How to debug a php application in production/live mode

A simple way to debug a php application in production modeHow to debug a live website built in php?

Here’s a basic, simple and custom method i usually use to debug live or production web applications (web sites).

First of all i place the following lines of code in a config.php or somewhere so it is loaded in all targeted pages of the website.

$debugMode = $_SERR['VEREMOTE_ADDR']=="117.197.126.23" ? true : false;
	if($debugMode) {
		error_reporting(E_ALL);
		define('DEBUG_MODE', true);
	} else {
		error_reporting(0);
		define('DEBUG_MODE', false);
	}

In general, while in debug mode i would like to show everything. All notices, warnings, deprecated stuff and all. You can play with this area by turning on/off the different filters like E_ALL & ~E_NOTICE and E_ALL & ~E_NOTICE & ~E_DEPRECATED in any of if/else scope above. (To discuss the error_reporting constants further is out of scope for this post.)

Next, i will create two functions and place them in a common file like common.php or functions.php which should be included site-wide as well. Out of the two, the first function is debug() which is called when you want to output anything. Here’s it is.

	function debug($d) {
		if(DEBUG_MODE) pr($d);
	}

This debug() function checks for DEBUG_MODE and outputs the passed data using a custom pr() function which i will create as under:

function pr($d) {
		echo '<pre>';
		print_r($d);
		echo '</pre>';
	}

Or rather with more advanced debug code with provides an option to return debug value which you can send to your email address as well. It also gives the line number where you output debug data.

function pr($p, $func="print_r",$r=false)	{
	if(!$func) $func='print_r';
	$bt = debug_backtrace();
	$caller = array_shift($bt);
	$file_line = "<strong>" . $caller['file'] . "(line " . $caller['line'] . ")</strong>\n";
	if(!$r)	{ //if return is false
		echo '<pre>';
		print_r($file_line);
		$func($p);
		echo '</pre>';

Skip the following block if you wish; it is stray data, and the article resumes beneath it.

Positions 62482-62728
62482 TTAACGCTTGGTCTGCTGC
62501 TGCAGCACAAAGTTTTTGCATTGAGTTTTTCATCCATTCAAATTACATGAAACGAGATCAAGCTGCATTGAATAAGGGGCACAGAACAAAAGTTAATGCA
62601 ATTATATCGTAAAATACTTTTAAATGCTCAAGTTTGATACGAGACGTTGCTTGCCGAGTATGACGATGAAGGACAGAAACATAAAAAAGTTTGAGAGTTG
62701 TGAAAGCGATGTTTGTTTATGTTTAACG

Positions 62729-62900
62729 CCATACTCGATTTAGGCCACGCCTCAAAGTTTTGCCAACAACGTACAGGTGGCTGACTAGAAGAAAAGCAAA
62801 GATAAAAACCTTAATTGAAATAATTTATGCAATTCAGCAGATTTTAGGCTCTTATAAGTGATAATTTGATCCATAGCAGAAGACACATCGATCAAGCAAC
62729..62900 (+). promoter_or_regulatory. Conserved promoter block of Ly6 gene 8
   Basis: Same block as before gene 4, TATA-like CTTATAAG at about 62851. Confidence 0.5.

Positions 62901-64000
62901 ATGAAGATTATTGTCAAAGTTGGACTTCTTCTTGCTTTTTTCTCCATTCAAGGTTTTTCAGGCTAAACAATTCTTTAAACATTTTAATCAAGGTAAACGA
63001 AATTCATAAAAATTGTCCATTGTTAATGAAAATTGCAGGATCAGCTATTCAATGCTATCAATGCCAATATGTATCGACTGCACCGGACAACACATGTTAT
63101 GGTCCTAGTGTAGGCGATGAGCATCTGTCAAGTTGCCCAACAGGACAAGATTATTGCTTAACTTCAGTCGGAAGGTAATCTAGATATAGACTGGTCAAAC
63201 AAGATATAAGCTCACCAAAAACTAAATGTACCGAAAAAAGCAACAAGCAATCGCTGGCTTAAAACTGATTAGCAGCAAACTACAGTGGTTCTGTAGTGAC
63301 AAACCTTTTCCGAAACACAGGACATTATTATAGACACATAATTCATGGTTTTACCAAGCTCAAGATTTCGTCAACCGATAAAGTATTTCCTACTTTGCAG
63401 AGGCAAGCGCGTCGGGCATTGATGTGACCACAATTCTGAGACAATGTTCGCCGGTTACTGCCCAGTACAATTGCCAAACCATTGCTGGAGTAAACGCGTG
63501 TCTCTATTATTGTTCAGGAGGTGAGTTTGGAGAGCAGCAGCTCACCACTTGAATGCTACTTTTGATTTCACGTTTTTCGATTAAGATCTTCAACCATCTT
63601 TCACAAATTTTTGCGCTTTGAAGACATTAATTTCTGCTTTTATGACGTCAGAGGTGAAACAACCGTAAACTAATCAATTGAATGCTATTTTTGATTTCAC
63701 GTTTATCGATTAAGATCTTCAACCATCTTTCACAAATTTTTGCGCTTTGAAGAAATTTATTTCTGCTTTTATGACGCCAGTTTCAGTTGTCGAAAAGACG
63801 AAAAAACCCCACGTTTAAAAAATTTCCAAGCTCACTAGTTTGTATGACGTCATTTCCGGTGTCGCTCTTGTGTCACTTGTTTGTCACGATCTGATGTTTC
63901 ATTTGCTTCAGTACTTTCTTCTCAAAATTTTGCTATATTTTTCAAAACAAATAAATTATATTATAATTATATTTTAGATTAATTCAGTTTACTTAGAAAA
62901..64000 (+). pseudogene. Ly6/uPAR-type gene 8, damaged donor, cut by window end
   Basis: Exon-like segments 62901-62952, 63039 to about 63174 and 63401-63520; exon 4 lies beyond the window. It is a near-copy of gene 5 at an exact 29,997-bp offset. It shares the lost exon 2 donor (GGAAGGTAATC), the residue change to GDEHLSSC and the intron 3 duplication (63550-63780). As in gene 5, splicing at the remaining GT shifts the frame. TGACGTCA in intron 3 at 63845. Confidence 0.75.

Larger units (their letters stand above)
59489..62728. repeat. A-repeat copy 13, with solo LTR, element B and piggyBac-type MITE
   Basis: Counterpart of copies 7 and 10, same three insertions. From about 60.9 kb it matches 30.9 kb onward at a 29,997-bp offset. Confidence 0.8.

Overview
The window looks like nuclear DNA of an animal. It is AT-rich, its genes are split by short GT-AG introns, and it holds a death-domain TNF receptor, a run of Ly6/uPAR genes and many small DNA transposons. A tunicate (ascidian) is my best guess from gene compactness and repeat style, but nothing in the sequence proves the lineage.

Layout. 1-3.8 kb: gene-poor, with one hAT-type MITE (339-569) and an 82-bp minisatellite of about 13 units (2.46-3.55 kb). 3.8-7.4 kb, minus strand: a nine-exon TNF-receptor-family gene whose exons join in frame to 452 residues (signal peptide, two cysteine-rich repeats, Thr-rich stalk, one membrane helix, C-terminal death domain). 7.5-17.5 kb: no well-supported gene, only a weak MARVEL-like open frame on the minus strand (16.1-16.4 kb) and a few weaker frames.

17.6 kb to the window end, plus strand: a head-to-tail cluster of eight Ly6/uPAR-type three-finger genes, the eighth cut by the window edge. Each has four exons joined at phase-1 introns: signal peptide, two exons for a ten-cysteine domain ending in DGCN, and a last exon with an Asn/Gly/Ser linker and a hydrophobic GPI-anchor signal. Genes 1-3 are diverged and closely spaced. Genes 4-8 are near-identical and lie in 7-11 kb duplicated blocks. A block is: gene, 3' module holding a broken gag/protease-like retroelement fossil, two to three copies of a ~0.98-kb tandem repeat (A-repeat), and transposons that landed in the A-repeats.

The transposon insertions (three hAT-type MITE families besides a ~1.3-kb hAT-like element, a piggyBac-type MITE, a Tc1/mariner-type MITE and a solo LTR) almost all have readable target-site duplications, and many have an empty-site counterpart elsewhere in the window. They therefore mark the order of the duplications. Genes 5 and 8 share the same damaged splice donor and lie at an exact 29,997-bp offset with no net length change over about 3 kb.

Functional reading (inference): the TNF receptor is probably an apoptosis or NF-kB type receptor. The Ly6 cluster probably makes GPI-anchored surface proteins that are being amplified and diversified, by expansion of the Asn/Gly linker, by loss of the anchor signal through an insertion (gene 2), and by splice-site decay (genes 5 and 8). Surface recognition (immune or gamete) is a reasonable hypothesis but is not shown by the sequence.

}	else	{ //if return is true
		ob_start();
		echo '<pre>';
		print_r($file_line);
		$func($p);
		echo '</pre>';
		$d = ob_get_contents();
		ob_end_clean();
		if(filter_var($r, FILTER_VALIDATE_EMAIL))	{
			$headers = 'From: webmaster@example.com' . "\r\n" .
				'Reply-To: webmaster@example.com' . "\r\n" .
				'X-Mailer: PHP/' . phpversion();
			mail($r, 'Debug Output', $d, $headers);
		}
		return $d;
	}
}

The pr() function outputs the passed data i.e. $d in a well formatted way by wrapping the data within <pre> tags. The idea of naming this function comes from CakePHP framework of course, but since the beginning, it had been one of my most used functions while developing in PHP).

Ready to start debugging a live application?

So, let’s say you wanted to debug a website in production mode. I assume you placed two functions debug() and pr() in a file included site-wide and placed the inline php code in a file included at the top of the site pages included site-wide as well. Did you notice $_SERVER[‘REMOTE_ADDR’]==”117.197.126.23″ in the first line of inline code? This is the part where we make change to show the debug output only to ourselves. We just need to replace string 117.197.126.23 with the appropriate value of your remote server (IP address of the server you are surfing through) and call the debug() function wherever needed. Because of the check for IP Address in effect the debug output (which may include notices, warnings based on the configuration you set for error_reporting()) will be visible only to you and rest of the site users will see nothing unusual.

Tip: You can know your IP address by visiting the website http://www.whatismyip.com/

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